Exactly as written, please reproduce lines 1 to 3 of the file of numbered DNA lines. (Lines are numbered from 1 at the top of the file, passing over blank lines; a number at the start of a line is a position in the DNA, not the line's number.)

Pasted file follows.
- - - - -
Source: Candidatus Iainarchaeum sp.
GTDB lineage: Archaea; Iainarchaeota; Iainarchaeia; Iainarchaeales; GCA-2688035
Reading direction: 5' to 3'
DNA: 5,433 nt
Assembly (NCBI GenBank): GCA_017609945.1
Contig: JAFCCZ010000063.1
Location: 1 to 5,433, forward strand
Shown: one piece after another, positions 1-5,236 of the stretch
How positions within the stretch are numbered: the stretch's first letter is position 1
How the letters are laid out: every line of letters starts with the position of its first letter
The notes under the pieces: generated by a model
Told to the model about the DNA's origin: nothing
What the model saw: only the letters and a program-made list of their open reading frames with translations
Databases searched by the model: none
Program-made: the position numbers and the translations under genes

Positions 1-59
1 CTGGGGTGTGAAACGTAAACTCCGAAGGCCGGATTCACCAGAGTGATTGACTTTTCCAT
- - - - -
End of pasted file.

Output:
Source: Candidatus Iainarchaeum sp.
GTDB lineage: Archaea; Iainarchaeota; Iainarchaeia; Iainarchaeales; GCA-2688035
Reading direction: 5' to 3'